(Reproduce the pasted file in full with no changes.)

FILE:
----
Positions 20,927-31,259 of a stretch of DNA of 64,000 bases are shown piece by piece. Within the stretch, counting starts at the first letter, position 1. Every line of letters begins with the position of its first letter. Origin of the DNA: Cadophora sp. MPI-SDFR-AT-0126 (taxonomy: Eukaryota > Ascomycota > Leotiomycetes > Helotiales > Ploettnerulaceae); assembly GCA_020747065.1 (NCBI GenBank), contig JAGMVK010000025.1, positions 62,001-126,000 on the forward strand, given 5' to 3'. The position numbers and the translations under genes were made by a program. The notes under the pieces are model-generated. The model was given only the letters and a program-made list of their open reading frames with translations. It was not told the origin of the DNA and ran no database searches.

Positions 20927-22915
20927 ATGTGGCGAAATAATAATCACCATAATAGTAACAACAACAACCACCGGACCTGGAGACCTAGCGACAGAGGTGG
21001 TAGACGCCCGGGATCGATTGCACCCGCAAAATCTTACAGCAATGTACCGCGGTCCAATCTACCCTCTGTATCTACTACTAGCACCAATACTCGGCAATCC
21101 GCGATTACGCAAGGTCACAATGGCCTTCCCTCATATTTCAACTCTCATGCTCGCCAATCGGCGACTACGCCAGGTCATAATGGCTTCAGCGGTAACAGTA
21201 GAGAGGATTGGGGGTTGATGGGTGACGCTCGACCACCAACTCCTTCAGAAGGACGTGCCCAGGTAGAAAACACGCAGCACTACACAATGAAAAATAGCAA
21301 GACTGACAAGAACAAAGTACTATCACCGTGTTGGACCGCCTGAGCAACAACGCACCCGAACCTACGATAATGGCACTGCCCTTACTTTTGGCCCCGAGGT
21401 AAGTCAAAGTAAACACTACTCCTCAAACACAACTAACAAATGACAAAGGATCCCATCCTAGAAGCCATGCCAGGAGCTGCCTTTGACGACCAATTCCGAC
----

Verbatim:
Positions 20,927-31,259 of a stretch of DNA of 64,000 bases are shown piece by piece. Within the stretch, counting starts at the first letter, position 1. Every line of letters begins with the position of its first letter. Origin of the DNA: Cadophora sp. MPI-SDFR-AT-0126 (taxonomy: Eukaryota > Ascomycota > Leotiomycetes > Helotiales > Ploettnerulaceae); assembly GCA_020747065.1 (NCBI GenBank), contig JAGMVK010000025.1, positions 62,001-126,000 on the forward strand, given 5' to 3'. The position numbers and the translations under genes were made by a program. The notes under the pieces are model-generated. The model was given only the letters and a program-made list of their open reading frames with translations. It was not told the origin of the DNA and ran no database searches.

Positions 20927-22915
20927 ATGTGGCGAAATAATAATCACCATAATAGTAACAACAACAACCACCGGACCTGGAGACCTAGCGACAGAGGTGG
21001 TAGACGCCCGGGATCGATTGCACCCGCAAAATCTTACAGCAATGTACCGCGGTCCAATCTACCCTCTGTATCTACTACTAGCACCAATACTCGGCAATCC
21101 GCGATTACGCAAGGTCACAATGGCCTTCCCTCATATTTCAACTCTCATGCTCGCCAATCGGCGACTACGCCAGGTCATAATGGCTTCAGCGGTAACAGTA
21201 GAGAGGATTGGGGGTTGATGGGTGACGCTCGACCACCAACTCCTTCAGAAGGACGTGCCCAGGTAGAAAACACGCAGCACTACACAATGAAAAATAGCAA
21301 GACTGACAAGAACAAAGTACTATCACCGTGTTGGACCGCCTGAGCAACAACGCACCCGAACCTACGATAATGGCACTGCCCTTACTTTTGGCCCCGAGGT
21401 AAGTCAAAGTAAACACTACTCCTCAAACACAACTAACAAATGACAAAGGATCCCATCCTAGAAGCCATGCCAGGAGCTGCCTTTGACGACCAATTCCGAC